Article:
My good friend Floyd works down at Rob’s Ranch, a treatment center in Central Oklahoma for men struggling with chemical dependency. He’s the health and nutrition supervisor, and makes a point to spend time with many of the families each weekend as they arrive for visitation. In conversations around the dining room table, I’ve heard him tell parents this about hundred times…

“The best thing my mom ever did for me was leave me in jail.”

It’s always fun to see the responses, especially those who have loved ones caught up in the grips of addiction. If you’re like that, you’ve probably wondered if you should have followed Floyd’s mom’s lead and done the same thing a time or two.

  • Leave them in jail
  • Leave them on the street
  • Don’t give them any more money
  • Take away their car
  • Turn their phone off
  • Change your locks

What Ms. Carter did, saved her son’s life. But it wasn’t an easy decision. Allowing kids to reap the consequences of their choices never is.

But it’s often the best thing you can do.

A few years ago, my then-eleven-year-old son asked me, with tears in his eyes, if he could quit football. He wasn’t seeing any playing time, and some of the kids had been giving him a hard time.

“Please, Dad!” he pleaded, standing on that field after a just-finished practice, and staring me right in the eyes. “Let me quit!”

In that moment, I wanted to ease my son’s pain, to let him off the hook, and give him a quick way to find relief. It seemed like the right decision; after all, he was hurting.

Letting him quit would’ve been the convenient decision. But it was not the RIGHT decision.

Yes, I could have let him walk off the field that night and instantly relieved the hurt and embarrassment he was feeling, but it would’ve only done so temporarily. Instead, all I would have done was bailed him out, set him up to be a quitter the rest of his life, or, worse yet, potentially crippled his ability to work through pain.

I’m so glad I didn’t. Instead, I had a talk with him about pushing through difficult things, the power of perseverance, and all the ways he could grow if he just stuck with it for a little while longer.

He went back to practice the next day, and though not a lot changed for him in terms of the game of football, the character in his heart grew stronger, even if he didn’t realize it.

Bailing our kids out is a natural reaction, and just to be clear: sometimes it makes sense. There are times when we do, as parents, need to rescue or advocate for our kids.

But I would say that, more often than not, we probably don’t need to slap the training wheels back on our kids’ lives.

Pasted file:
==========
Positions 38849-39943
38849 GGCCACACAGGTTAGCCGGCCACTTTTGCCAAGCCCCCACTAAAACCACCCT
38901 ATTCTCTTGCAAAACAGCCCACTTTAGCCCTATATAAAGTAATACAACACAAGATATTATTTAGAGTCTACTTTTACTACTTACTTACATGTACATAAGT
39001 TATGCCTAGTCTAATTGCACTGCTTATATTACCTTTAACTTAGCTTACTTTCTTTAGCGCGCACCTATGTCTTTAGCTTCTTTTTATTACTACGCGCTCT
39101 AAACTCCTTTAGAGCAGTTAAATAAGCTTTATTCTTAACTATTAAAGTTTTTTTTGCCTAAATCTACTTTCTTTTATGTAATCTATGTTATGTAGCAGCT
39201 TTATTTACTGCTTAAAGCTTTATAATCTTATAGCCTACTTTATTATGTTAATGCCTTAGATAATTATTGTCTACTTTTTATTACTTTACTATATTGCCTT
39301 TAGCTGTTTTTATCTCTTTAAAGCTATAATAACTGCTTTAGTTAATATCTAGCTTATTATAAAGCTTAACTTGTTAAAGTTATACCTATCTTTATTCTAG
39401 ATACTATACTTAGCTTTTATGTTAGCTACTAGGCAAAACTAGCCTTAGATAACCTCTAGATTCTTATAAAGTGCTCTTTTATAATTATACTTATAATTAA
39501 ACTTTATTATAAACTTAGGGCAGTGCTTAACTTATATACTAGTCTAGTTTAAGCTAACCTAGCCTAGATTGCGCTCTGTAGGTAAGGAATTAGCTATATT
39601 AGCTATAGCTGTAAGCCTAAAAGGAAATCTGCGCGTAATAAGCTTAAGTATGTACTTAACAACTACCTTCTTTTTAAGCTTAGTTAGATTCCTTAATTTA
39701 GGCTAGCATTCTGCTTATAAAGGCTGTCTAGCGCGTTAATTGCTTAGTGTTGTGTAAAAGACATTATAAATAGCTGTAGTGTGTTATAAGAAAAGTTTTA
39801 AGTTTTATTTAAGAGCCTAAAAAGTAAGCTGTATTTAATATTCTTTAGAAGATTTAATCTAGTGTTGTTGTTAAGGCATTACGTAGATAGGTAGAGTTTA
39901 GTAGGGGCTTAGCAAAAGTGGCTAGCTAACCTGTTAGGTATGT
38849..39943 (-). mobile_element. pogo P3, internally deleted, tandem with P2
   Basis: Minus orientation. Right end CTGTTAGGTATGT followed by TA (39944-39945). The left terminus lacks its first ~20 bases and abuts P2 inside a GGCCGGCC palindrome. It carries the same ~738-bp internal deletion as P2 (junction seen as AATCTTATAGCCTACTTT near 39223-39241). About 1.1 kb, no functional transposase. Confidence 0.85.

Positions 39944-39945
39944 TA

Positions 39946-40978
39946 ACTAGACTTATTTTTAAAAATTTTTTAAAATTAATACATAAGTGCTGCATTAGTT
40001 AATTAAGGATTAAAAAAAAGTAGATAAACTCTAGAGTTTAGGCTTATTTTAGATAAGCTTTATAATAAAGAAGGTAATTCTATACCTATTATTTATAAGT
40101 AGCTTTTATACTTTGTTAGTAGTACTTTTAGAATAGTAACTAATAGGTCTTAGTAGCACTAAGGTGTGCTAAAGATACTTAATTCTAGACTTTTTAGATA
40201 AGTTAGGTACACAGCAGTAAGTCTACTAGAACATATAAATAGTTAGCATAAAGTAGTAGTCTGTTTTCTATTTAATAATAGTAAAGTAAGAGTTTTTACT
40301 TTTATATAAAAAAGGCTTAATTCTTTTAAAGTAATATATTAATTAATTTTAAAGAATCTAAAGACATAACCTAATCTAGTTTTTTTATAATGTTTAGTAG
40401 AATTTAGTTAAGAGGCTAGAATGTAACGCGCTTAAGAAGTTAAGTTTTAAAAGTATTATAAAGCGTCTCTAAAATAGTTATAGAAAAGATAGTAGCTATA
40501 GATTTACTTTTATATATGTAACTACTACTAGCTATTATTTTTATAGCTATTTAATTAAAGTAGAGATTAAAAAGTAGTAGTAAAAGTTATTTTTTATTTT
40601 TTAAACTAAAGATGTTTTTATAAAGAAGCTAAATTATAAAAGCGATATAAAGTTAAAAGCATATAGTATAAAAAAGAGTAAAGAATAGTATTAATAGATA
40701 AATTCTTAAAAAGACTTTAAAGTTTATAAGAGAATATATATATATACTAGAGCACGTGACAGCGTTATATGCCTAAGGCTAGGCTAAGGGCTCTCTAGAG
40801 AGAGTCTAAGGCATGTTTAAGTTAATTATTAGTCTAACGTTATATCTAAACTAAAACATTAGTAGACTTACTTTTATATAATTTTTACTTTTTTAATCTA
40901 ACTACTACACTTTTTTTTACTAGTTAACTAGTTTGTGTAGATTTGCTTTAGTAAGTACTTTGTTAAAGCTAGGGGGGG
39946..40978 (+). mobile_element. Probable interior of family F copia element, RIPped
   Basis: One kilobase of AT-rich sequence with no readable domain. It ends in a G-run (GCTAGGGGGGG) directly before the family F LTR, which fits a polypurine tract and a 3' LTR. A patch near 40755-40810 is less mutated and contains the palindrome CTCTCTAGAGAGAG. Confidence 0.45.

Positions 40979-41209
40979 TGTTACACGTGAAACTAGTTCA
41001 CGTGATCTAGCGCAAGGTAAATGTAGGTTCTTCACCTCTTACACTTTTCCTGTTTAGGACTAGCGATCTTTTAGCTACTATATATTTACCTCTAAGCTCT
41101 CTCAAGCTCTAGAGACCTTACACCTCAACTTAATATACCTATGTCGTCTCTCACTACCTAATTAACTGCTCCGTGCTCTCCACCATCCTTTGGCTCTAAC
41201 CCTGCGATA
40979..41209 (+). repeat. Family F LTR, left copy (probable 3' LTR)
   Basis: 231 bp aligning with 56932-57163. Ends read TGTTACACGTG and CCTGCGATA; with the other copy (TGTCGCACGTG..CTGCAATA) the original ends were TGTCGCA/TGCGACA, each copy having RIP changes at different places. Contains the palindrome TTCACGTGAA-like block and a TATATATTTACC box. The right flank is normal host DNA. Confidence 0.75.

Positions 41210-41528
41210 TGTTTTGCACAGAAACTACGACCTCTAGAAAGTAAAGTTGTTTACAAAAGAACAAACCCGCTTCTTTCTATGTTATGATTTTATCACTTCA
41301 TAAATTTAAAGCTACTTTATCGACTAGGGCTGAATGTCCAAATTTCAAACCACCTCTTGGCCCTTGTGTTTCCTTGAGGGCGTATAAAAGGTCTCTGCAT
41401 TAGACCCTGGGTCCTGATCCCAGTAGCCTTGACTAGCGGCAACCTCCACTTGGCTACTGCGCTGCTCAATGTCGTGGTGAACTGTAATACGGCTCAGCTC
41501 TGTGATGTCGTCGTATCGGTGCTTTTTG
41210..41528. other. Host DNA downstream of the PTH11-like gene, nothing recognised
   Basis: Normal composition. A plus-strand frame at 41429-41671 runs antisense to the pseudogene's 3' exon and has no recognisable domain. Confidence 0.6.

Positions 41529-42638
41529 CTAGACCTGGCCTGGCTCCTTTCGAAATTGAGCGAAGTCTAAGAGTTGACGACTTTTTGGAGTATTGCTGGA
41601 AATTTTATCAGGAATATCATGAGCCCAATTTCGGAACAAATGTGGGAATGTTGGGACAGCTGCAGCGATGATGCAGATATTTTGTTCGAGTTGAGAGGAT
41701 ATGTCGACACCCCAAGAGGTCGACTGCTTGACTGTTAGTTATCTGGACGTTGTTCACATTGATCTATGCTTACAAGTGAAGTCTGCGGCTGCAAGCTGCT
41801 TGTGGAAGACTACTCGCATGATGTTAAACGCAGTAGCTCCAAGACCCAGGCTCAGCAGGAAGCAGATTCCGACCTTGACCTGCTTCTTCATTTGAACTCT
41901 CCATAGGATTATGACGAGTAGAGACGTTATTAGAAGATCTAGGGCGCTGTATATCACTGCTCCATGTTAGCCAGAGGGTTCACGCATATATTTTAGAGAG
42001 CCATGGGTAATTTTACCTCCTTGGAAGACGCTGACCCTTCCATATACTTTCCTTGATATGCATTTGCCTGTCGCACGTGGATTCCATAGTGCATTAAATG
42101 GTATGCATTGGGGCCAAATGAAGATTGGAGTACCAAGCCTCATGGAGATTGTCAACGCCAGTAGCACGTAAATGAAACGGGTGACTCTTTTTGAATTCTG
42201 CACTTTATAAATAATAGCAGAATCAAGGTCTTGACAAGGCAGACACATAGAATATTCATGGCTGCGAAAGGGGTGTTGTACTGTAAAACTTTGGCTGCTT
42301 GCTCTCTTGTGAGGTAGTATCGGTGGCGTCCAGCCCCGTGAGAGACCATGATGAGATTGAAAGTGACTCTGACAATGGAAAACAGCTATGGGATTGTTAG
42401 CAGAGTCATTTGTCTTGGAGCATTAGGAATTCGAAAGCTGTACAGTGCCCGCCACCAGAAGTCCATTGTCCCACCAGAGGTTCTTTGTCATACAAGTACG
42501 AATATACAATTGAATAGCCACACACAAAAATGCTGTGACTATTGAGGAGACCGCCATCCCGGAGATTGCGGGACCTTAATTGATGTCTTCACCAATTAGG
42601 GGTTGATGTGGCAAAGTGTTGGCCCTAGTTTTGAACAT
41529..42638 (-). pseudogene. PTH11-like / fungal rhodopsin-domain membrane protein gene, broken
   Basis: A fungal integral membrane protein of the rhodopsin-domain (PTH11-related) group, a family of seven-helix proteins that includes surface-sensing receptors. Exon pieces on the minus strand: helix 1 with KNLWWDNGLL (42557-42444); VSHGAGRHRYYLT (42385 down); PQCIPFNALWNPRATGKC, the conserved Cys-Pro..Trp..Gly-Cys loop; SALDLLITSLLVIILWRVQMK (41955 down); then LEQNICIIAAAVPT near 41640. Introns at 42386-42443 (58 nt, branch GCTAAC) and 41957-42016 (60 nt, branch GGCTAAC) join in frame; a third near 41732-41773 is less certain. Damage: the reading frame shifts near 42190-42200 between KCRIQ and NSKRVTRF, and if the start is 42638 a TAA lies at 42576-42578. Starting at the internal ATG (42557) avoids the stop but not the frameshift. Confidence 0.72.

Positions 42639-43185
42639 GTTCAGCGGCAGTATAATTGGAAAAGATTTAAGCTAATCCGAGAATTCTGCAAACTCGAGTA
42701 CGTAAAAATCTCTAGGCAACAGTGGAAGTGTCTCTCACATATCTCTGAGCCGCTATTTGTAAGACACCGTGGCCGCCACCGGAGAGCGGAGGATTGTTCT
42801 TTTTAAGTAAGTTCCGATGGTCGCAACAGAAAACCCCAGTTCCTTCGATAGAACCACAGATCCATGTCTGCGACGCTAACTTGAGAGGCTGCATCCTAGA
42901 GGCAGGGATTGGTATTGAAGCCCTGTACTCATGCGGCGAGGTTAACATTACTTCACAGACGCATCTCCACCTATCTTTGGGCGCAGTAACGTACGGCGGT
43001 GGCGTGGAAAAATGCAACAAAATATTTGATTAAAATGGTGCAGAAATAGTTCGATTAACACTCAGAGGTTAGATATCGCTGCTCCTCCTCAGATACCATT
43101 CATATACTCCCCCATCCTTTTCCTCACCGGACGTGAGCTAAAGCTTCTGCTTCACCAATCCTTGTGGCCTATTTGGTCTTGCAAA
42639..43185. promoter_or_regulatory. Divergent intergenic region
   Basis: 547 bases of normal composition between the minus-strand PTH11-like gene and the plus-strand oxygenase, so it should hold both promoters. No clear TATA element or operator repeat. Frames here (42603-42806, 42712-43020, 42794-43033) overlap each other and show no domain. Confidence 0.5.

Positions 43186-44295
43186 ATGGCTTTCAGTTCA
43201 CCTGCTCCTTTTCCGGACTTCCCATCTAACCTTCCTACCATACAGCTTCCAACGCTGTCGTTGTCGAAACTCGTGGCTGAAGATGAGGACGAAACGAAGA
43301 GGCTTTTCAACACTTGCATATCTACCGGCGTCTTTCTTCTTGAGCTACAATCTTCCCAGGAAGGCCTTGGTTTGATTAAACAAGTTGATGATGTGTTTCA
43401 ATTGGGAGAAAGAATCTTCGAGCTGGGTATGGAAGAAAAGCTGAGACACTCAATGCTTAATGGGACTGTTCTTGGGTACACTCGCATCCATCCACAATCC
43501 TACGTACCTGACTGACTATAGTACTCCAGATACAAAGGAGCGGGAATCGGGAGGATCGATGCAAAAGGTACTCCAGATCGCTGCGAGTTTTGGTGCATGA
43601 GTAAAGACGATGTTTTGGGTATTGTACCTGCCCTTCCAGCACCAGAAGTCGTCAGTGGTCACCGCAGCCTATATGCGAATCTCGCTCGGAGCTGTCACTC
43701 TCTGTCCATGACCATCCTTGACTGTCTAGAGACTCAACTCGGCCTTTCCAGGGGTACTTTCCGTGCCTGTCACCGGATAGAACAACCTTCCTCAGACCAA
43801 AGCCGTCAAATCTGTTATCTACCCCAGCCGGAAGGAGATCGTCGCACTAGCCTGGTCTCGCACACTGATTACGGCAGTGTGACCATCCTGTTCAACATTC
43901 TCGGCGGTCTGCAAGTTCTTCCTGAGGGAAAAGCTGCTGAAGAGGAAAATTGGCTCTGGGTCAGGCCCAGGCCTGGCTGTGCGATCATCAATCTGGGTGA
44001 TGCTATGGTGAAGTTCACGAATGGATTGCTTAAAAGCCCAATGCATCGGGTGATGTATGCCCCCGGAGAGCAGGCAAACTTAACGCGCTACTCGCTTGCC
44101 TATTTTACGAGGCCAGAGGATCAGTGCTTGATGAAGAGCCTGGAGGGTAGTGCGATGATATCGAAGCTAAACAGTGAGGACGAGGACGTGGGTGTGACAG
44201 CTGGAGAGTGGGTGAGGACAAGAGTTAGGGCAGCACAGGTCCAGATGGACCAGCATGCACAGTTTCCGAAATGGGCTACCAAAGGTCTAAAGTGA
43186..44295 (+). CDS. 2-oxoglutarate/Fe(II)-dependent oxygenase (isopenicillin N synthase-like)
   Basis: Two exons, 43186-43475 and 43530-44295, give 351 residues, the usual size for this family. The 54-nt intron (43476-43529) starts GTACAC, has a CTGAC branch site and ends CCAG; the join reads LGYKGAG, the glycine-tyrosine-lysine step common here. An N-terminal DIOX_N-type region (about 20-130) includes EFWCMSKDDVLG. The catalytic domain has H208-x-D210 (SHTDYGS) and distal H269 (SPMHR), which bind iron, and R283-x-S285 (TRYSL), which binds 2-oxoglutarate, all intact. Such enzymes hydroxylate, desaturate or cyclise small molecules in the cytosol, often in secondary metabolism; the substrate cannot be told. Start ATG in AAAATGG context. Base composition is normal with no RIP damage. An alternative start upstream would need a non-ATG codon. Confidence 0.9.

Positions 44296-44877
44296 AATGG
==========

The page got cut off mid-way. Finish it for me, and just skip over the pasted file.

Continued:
It’s tempting, though, because our brains and hearts justify that as love. We feel like the savior, the hero…. “Daddy or Mommy to the rescue!”

But what are we really saving them from?

Are we saving them from pain? Poisonous relationships? Prison time? Or are we just keeping them from learning vitally important life lessons—the types of lessons that will help them arrive at that crucial place where reality sets in, and help begins to make sense.

You see, each time we step in and take away the pleasure of earned consequences, we take one step closer to enabling, and they take one step closer to addiction.

The weight of enabling grows heavier and heavier as our kids turn to adults. And when you begin to enable your children, you begin to walk a fine line that typically doesn’t end well.

I speak with families every week who look me in the eyes and say, “I know I’ve enabled him; I know we bailed him out one too many times.” Each time I hear this, it scares me to my core.


Because this is a recipe for years of pain, guilt, and possibly an early death.

I get it—no one wants to watch their kids suffer. But if you are faced with a situation, as Ms. Carter was, when time and time again your child has made destructive choices while consistently looking to you to bail them out, I urge you to follow her lead.

Will that be easy? I’ve never had to go through it personally, but I can imagine it’s one of the most difficult choices a parent might have to make. I know for a fact that Ms. Carter hated to see Floyd suffer, but look what happened: that suffering was temporary, and now on the other side of it there stands a man of character, endurance, and hope; a man who can testify that he came through the suffering and it turned out okay.

Sometimes the best thing a parent can do is to let go and let God do what he needs to do.

For more on enabling, setting boundaries and learning how to live with addict in your family, pick up my new book: Finding Hope.

10 Signs Your Kid Has A Problem

What makes an addict an “addict”? At what point do they cross the line? What does an unmanageable life look like? What percentage of their income do they need to start spending on their drug of choice before we call it a problem? Does it only become an addiction if they tip over into doing illegal things? What about smoking weed, is that okay because it’s legal in some states? (more…)


Available Today!